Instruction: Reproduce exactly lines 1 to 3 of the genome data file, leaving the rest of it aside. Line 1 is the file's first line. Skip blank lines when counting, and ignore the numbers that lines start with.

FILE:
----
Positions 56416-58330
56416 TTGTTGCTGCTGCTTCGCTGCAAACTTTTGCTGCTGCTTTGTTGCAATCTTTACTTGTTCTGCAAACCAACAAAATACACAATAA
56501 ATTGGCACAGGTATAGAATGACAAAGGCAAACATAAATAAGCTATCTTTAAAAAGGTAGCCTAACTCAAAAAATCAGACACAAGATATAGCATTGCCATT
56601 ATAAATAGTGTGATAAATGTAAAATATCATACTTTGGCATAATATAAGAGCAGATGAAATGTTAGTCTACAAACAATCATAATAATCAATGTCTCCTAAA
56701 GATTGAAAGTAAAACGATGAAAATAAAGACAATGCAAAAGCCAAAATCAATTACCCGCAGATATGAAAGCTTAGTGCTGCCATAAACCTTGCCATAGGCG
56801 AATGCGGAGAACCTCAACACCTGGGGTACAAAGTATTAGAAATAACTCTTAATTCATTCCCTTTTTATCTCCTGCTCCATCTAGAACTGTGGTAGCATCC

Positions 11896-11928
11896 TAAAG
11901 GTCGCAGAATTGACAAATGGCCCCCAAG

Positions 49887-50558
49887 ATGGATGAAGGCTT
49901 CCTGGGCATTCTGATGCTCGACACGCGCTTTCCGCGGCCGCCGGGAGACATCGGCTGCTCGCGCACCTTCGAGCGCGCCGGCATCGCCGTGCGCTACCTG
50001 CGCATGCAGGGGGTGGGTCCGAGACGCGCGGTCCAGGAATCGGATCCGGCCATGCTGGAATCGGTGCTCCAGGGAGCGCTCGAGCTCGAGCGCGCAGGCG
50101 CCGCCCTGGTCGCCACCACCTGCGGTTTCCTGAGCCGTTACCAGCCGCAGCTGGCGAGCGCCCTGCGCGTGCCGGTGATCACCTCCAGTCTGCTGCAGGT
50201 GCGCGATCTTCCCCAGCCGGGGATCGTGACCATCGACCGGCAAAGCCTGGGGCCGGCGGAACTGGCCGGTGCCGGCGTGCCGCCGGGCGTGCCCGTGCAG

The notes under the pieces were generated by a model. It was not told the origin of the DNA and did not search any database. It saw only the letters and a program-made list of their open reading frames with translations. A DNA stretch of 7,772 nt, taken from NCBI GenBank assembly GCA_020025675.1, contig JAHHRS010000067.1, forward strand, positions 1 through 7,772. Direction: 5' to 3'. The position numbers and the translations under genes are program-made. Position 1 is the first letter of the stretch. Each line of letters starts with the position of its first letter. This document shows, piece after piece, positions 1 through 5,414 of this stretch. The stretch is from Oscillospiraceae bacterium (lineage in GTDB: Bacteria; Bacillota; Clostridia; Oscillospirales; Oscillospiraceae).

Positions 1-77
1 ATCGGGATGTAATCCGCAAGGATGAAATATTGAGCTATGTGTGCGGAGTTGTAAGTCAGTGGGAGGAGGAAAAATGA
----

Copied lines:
Positions 56416-58330
56416 TTGTTGCTGCTGCTTCGCTGCAAACTTTTGCTGCTGCTTTGTTGCAATCTTTACTTGTTCTGCAAACCAACAAAATACACAATAA
56501 ATTGGCACAGGTATAGAATGACAAAGGCAAACATAAATAAGCTATCTTTAAAAAGGTAGCCTAACTCAAAAAATCAGACACAAGATATAGCATTGCCATT